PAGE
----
11. The device as defined in claim 8, and in which said means comprise slotted retainer elements upstanding from the flange for temporarily holding said cord prior to balmg.

12. The device as defined in claim 11, and in which said retainer elements are disposed near the junctures of one side wall and adjoining side walls.

13. The device as defined in claim 1, and in which said side and bottom walls are formed of a unitary sheet of material and in which said grooves comprise elongated impressions formed in the inner surfaces and producing elongated bosses on the outer surfaces whereby to structurally strengthen said container.

14. The device as defined in claim -1, and including a groove formed peripherally in the bottom wall surface and intersecting the other grooves at the junctures of the side and bottom walls.

References Cited UNITED STATES PATENTS 2,321,802 6/1943 Deubener -34 2,364,518 12/1944 Clouser 100-34 2,485,419 10/1949 Thompson l()034 2,599,290 6/ 1952 Schwenzer.

2,636,432 4/1953 Sherer 10034 2,639,037 5/1953 Friend 10034 XR 3,247,782 4/ 1966 Foster 100-34 BILLY I. WILHITE, Primary Examiner US. Cl. X.R.

Patent Citations
Cited PatentFiling datePublication dateApplicantTitle
US2321802 *Feb 2, 1942Jun 15, 1943Deubener Walter HHome paper presser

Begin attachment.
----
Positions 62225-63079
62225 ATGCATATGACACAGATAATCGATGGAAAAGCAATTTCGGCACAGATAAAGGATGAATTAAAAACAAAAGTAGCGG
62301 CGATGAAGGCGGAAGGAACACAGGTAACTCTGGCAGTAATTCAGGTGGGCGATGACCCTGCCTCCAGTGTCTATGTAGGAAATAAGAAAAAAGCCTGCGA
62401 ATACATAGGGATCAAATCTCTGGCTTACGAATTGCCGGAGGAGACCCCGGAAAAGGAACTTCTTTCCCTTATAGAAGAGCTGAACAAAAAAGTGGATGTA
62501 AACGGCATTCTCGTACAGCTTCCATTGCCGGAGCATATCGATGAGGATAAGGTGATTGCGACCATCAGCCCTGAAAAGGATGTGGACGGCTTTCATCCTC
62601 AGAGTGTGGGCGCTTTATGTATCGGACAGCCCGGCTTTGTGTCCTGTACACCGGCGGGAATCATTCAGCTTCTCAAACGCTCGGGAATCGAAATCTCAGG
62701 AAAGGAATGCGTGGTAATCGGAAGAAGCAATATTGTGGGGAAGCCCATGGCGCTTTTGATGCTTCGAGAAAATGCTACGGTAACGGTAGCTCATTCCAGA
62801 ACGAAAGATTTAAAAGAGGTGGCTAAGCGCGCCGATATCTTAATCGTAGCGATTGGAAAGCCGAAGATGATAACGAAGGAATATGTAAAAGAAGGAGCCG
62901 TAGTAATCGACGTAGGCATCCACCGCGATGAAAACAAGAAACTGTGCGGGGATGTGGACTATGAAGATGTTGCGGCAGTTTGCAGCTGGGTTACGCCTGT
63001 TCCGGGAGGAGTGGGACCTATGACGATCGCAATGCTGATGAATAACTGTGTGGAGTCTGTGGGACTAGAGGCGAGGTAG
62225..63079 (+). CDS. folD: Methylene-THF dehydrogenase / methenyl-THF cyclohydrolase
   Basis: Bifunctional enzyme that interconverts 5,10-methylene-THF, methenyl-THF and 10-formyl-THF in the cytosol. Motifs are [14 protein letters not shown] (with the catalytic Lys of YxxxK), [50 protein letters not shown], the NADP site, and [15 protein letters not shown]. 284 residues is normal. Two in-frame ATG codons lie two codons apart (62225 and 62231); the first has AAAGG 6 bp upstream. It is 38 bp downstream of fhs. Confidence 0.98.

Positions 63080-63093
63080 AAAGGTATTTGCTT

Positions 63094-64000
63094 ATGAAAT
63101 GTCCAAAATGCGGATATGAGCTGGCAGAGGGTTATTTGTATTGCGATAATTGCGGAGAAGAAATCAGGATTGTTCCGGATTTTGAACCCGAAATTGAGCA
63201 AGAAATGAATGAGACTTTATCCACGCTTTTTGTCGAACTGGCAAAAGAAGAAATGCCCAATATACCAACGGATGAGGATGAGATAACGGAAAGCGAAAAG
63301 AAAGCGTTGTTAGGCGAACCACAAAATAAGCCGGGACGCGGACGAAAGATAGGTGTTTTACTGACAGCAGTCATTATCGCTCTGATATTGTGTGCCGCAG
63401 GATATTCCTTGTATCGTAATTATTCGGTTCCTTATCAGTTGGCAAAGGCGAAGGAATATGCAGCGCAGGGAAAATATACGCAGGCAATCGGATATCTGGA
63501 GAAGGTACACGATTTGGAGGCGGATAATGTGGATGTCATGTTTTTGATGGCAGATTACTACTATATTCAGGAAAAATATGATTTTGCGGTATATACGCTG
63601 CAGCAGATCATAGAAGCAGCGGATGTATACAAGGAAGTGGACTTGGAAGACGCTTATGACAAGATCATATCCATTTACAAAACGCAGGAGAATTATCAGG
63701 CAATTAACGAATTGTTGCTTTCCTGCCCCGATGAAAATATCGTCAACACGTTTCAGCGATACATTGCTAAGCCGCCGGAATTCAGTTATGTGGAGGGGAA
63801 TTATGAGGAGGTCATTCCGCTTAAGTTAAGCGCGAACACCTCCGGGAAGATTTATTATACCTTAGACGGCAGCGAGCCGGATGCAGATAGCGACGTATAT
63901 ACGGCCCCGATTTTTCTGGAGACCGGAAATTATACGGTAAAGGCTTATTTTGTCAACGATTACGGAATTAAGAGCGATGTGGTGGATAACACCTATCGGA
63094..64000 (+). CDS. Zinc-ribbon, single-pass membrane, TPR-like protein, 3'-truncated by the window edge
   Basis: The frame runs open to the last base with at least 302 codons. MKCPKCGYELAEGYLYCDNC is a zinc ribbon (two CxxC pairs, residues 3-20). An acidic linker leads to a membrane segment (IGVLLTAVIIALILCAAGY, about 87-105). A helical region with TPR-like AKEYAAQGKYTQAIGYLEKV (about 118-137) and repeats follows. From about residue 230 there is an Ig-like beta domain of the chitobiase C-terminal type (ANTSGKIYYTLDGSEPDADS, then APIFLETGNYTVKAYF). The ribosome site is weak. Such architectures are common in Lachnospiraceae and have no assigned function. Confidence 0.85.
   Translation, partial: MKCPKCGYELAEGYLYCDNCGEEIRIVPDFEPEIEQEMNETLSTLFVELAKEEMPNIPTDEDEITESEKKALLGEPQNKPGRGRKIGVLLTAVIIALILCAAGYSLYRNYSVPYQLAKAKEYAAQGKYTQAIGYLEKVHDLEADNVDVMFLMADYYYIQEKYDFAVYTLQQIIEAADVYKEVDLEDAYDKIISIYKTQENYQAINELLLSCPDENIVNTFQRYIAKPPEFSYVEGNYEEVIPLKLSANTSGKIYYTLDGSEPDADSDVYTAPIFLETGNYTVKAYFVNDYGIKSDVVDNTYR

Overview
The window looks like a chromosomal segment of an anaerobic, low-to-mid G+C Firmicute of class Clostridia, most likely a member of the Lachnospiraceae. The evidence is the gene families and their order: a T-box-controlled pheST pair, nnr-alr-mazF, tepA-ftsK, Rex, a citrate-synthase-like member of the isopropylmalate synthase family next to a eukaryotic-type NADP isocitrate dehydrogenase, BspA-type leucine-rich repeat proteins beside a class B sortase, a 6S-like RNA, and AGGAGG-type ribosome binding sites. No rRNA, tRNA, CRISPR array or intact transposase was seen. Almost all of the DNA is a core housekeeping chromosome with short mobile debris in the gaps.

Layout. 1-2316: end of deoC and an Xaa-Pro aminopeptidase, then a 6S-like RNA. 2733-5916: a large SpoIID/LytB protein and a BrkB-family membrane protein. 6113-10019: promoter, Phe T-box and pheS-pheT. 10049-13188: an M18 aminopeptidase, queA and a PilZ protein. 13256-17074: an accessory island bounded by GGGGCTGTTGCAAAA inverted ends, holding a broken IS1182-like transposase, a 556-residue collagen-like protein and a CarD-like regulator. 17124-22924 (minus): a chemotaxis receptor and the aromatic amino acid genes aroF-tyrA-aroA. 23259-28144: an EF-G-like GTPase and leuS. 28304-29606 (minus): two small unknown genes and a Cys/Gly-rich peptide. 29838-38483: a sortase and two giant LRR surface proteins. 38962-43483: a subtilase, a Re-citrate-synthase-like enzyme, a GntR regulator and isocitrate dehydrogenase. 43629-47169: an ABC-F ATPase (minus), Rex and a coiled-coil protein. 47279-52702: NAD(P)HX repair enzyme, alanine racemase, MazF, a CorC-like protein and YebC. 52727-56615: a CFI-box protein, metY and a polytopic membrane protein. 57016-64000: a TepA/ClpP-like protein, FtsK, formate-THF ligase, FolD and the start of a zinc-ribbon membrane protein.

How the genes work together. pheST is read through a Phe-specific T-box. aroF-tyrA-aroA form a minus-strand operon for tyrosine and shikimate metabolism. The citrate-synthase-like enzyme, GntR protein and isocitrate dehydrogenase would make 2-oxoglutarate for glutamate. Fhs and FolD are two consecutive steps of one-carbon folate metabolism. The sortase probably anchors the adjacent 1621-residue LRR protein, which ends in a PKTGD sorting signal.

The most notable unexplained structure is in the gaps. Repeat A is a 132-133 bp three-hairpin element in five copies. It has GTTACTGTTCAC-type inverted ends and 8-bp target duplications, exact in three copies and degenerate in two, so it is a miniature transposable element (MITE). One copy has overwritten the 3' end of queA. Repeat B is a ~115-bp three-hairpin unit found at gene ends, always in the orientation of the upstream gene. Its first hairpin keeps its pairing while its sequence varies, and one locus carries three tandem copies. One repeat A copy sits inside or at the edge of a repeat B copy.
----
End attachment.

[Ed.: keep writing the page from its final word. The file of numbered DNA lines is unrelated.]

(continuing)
US2364518 *Aug 24, 1943Dec 5, 1944Clouser Carl RBaler
US2485419 *Feb 22, 1945Oct 18, 1949Thompson Roy SWastebasket baler
US2599290 *Oct 23, 1948Jun 3, 1952Harry D CulverStacking device
US2636432 *Oct 15, 1947Apr 28, 1953Archie ShererUtility rack
US2639037 *Jul 3, 1950May 19, 1953Friend Benjamin RStorage and baler cabinet
US3247782 *Apr 13, 1964Apr 26, 1966Foster James CBaler for trash, leaves, paper and the like
Referenced by
Citing PatentFiling datePublication dateApplicantTitle
US3964381 *Jan 15, 1975Jun 22, 1976Coenen Clayton JApparatus for tying bundles
US4104960 *Aug 15, 1977Aug 8, 1978Kuhnen W ScottRecycle paper collection receptacle device
US4154159 *Mar 22, 1978May 15, 1979Fredrick OrtegaApparatus for storing and baling newspapers and the like
US4681032 *Apr 15, 1985Jul 21, 1987Mcdermott Eve CBundling device
US5129526 *Jul 31, 1991Jul 14, 1992Rubbermaid IncorporatedNewspaper container and bundler
US5533318 *Feb 14, 1995Jul 9, 1996Murat; Marie R. O.Newspaper storage and bundling system
US5586493 *Jan 3, 1996Dec 24, 1996Mcentee; Marjorie N.Paper recycling rack
US5823343 *Apr 11, 1997Oct 20, 1998Heffernan; Darryl JamesFor packaging flat materials
US6152683 *Oct 27, 1994Nov 28, 2000Grapha-Holding AgMethod, apparatus and container for shipping printed matter
US7219795 *Jun 18, 2001May 22, 2007Herve PouxDevice for protecting a painter's canvas in particular during its transport
EP0654435A2 *Oct 19, 1994May 24, 1995Grapha-Holding AgMethod, apparatus and container for sending off printed documents
Classifications
U.S. Classification100/34, 24/130, 211/50
International ClassificationB65D25/02
Cooperative ClassificationB65D25/02
European ClassificationB65D25/02